“There are already zoning regulations in place, and further regulation of owners’ property rights in regard to STRs is not needed.”
“The drop in tourism should not alarm anyone.”
“I am concerned with the ‘power’ that the government would have to ‘regulate’ Airbnbs.”
Proposed changes on the agenda for the commissioners’ meeting Tuesday, Oct. 18, include adding staff and improving software to make the county’s assessment of home values more accurate, asking state legislators to expand a tax break some homeowners get under state law and increasing efforts to tell homeowners how to challenge their tax value.
With only Antanette Mosley opposed, Asheville City Council members voted Dec. 14 to approve the conversion of an East Asheville Ramada Inn into permanent supportive housing for at least 100 homeless residents — a project first floated to the public less than two weeks earlier.
The amount of money brought in by these short-term rentals in Buncombe County during the first half of this year was up 131% compared with STR revenue for January through June 2019. Consumer preferences — and choices to be made by government officials locally and in Raleigh — will affect the size of that gravy train and who will benefit from it in the years to come.
Victoria “Vic” Isley, the new president and CEO of the Explore Asheville Convention and Visitors Bureau, says new paid advertising for Asheville, an expansion of the Buncombe County Tourism Development Authority board to include short-term rental owners and changes to occupancy tax allocation are all on the table in 2021.
While overall hotel revenue was down more than 27% year-over-year in September, the latest month for which data is available, overall vacation rental sales that month increased by about 55% year-over-year, according to Explore Asheville interim CEO Chris Cavanaugh.
Asheville’s current short-term rental rules do not allow homestays to offer rooms that contain either a stove, a full-sized refrigerator or a kitchen sink. A new definition of “kitchen,” proposed by local host organization the Homestay Network, would still forbid stoves in homestay dwellings but allow sinks and refrigerators.
Despite relatively restrictive ordinances prohibiting the rental of entire houses for stays of less than 30 days — and a $500-per-day fine for violators — hundreds of illegal rentals still operate throughout the city of Asheville.
Funded by a $60,000 grant from Duke Energy’s Water Resources Fund and developed by city staff in conjunction with Asheville GreenWorks and RiverLink, the plan lays out environmental and aesthetic projects such as stormwater control, invasive species removal, wildlife habitat construction and an ecological mural.
Reid Thompson has lost the most recent battle in his 13-plus-year fight with the city of Asheville. But the war, suggested Thompson’s representative and urban planner Joe Minicozzi, is far from over. “He’s got to file a civil suit to get his civil rights upheld,” Minicozzi said. “You can’t enforce the law on one side of the street and not enforce it on the other.”
Reid Thompson, the owner of 28 and 32 Maxwell St., seeks to rezone those properties from residential to lodging expansion, thereby allowing their short-term vacation rental use — because the activity of Greenlife Grocery, he says, has made it impossible for him to keep long-term tenants.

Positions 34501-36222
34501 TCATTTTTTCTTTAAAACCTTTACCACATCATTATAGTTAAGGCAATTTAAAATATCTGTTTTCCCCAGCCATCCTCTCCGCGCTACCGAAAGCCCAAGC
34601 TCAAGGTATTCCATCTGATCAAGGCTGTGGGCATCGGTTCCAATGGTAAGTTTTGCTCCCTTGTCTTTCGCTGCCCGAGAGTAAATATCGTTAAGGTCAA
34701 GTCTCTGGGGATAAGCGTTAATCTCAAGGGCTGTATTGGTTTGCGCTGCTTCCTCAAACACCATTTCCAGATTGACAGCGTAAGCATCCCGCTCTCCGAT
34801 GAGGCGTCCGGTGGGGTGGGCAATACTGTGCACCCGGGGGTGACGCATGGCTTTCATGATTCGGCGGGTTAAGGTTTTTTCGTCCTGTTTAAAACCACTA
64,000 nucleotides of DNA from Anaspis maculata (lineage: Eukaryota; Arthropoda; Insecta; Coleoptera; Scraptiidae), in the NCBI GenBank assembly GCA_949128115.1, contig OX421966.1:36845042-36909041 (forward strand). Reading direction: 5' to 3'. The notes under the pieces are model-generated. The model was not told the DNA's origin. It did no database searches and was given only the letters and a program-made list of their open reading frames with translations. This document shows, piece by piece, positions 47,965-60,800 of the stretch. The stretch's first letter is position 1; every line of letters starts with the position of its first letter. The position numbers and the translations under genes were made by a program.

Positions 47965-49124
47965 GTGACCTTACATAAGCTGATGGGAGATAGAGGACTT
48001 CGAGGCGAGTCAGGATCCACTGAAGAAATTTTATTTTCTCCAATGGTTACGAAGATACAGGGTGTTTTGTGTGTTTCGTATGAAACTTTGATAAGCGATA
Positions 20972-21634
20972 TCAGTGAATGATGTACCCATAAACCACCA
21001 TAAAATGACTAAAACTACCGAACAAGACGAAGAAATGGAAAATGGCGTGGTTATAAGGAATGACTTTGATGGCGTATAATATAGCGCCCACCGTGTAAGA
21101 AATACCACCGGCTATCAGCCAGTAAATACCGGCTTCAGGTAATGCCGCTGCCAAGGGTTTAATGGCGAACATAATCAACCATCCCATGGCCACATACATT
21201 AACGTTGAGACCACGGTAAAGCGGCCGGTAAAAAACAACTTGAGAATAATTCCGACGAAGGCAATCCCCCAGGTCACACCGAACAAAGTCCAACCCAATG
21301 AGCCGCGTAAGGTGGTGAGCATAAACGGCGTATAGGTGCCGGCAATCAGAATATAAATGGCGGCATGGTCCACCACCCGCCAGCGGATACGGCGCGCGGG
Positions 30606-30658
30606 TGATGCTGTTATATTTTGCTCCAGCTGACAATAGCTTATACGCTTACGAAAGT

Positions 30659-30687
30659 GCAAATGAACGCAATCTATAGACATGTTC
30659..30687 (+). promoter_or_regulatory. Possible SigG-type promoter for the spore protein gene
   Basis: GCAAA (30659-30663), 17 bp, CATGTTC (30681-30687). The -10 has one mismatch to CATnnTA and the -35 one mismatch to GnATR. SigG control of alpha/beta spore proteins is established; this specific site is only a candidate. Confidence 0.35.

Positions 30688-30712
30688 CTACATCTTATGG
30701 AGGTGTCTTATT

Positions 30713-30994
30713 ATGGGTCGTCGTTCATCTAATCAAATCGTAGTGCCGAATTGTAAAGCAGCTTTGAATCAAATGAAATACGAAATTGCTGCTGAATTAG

Asheville City Council appears committed to holding the city’s line on any potential expansion of short-term rentals. Council members put the kibosh on a proposal to allow short-term rentals on a stretch of Haywood Road in West Asheville, while also instructing city staff to explore banning the practice in all areas of the city, including the River Arts District and downtown. Homestays, a type of accommodation where the primary resident is home during a guest’s short-term stay, would remain legal.
Who can afford to live here and how can we all live together? Those questions formed the crux of the conversation among Asheville City Council candidates at a Sept. 18 forum where two issues garnered strong and varying viewpoints: the lack of affordable housing and persistent racial tensions in Asheville.
“Every unit not used as an STR is one more potential unit of housing for a citizen to call home. We need to enforce the rules in place today or we will end up losing hundreds of homes converted to sheltering tourists.”
“Deplorably, the writer supporting short-term rentals is ignorant about what the untold value of a good neighbor is, the immeasurable effect a close neighborhood has on one’s quality of life, and how short-term rentals contribute to anxiety, malaise and most likely to lowering home values in the area.”
“Consider the ‘erosion of the fabric of our neighborhoods’ argument frequently cited to uphold the ban on STRs. Are we talking about borrowing a cup of stevia, sharing limited parking and trading garden flowers? Let’s stop envisaging the Portlandia version of Asheville neighborhoods.”
Disputes over what kinds of residential arrangements should be eligible for the city’s homestay rental program seem likely to get an airing when City Council hears a report on the findings of a task force devoted to that issue at its regular meeting on Dec. 13.
“Can someone explain to me how it changes the complexion of my neighborhood if a tourist parks in my gravel lot and enters the rear ADU building instead of entering my home?”
Short-term rental issues returned to Council chambers as the city’s elected officials considered allowing the use of accessory units for homestays. While Council decided not to approve the proposed expansion of the homestay program, it will appoint a task force to study the issue and make recommendations.